which-bailed-out-bank-will-be-next-to-exit-tarpWhich bank will follow the trail blazed by Bank of America (BAC) and be next to exit the government's bank rescue program? Probably not Citigroup (C), where taxpayers' own a 34% stake that the Treasury Department doesn't want to sell until it's sure the company won't need to raise more capital.

Then there's Wells Fargo (WFC), recipient of $25 billion in assistance, a bit more than half of the $45 billion Citi and Bank of America each got. But with hefty exposure to California's still-radioactive real estate market and without a capital cushion to match BofA's, it's not a strong candidate either.
Instead, look to Fifth Third Bancorp (FITB), the Cincinnati-based bank that took $3.4 billion to mend its bruised balance sheet late last year.

To pay back the government without hurting its capital levels, which act as a buffer against losses, Fifth Third would likely only need to raise an additional $1 billion, less than many other banks that took bailout funds and were subject to regulators' "stress tests" in the spring, according to analysts at CreditSights, an independent debt research firm.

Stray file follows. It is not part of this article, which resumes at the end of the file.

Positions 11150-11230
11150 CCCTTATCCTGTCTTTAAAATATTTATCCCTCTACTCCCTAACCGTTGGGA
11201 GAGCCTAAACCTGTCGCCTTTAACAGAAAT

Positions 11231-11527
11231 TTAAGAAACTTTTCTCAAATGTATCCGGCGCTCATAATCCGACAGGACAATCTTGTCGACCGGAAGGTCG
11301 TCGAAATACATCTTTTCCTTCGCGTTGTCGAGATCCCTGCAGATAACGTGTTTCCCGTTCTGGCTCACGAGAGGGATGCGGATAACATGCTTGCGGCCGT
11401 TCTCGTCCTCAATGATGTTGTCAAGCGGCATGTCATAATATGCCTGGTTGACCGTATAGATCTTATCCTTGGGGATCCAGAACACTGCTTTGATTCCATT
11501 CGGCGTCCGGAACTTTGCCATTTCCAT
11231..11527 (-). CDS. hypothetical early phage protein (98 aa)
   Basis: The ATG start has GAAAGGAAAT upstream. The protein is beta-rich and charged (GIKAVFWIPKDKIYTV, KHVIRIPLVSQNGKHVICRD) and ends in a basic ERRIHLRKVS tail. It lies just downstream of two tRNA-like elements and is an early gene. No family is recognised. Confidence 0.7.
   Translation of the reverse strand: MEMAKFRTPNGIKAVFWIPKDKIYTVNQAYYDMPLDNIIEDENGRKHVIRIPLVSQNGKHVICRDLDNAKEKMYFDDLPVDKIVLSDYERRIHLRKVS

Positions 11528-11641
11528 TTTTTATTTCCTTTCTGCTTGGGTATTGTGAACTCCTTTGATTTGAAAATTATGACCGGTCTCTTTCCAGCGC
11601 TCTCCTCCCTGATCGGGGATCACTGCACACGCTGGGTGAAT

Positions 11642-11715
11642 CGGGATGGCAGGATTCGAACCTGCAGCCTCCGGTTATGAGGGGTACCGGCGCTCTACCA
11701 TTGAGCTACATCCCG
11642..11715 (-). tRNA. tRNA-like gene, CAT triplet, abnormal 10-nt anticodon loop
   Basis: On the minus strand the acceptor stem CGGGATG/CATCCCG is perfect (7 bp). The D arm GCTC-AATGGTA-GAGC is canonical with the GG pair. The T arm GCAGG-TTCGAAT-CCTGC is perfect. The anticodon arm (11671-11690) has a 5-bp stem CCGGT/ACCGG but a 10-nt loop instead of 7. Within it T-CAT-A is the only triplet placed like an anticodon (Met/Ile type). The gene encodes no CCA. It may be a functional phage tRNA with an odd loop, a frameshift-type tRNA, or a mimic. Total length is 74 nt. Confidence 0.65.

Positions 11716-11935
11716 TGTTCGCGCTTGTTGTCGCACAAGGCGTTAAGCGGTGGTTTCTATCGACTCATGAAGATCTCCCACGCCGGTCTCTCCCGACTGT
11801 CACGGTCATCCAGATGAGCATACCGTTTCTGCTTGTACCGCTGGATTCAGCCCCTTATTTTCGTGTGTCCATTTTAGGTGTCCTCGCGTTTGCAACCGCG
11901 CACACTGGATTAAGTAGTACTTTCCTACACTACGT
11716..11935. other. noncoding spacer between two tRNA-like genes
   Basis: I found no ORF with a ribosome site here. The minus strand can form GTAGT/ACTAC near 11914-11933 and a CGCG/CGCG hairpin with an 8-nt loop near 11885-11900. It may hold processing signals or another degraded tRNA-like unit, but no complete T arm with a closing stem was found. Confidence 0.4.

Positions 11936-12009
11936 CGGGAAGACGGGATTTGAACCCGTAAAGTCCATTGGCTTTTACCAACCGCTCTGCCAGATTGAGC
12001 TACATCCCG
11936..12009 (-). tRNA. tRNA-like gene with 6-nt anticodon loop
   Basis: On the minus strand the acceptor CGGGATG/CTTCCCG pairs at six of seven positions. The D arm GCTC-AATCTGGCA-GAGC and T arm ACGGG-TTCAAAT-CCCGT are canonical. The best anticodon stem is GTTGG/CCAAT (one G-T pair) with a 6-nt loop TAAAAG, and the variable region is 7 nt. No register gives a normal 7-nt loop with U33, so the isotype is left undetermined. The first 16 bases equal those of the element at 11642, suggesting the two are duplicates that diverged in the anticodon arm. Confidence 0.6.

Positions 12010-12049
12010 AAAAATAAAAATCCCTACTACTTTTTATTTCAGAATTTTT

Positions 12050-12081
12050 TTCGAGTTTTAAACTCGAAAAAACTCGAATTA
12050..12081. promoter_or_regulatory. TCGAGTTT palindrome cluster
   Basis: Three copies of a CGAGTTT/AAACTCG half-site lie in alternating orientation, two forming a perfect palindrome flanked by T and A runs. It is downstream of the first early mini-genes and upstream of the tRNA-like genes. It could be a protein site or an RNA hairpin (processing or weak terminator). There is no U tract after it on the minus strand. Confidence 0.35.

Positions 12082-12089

Coming up with the money should be a lot easier and cheaper for Fifth Third now than it would have been earlier this year. Its stock has risen a from $1.03 a share on Feb. 20, its 2009 low point, to $10.47 in midday trading on Monday, a whopping 725% gain.

And it may not need as much of a cushion as some of its rivals among regional banks, wrote Morgan Keegan analyst Robert Patten in a note to clients distributed after the lender reported third-quarter earnings in October. Charge-offs of bad loans fell and Fifth Third said it may put less money aside to make up for those costs, "both encouraging signs that credit losses could be nearing a peak," he said.

JPMorgan Chase (JPM), Goldman Sachs (GS) and Morgan Stanley (MS), as well as numerous smaller banks, have all repaid the money they received from the bank rescue fund.

It's those repayments that have led officials to slash the projected cost of the recent bailouts by $200 billion. And some observers even think American International Group (AIG), the troubled insurer saved last September, may ultimately be able to repay the $180 billion that taxpayers have pledged to support it.

But it's worth remembering that while Fifth Third, which boasted some $111 billion in assets at the end of September, according to Fed data, isn't exactly small, it's nowhere near the size of Citi or AIG. It's good news for the Treasury that it may be the next to repay its investment, but there are still some very big financial companies facing very big questions about when and how they'll follow suit.

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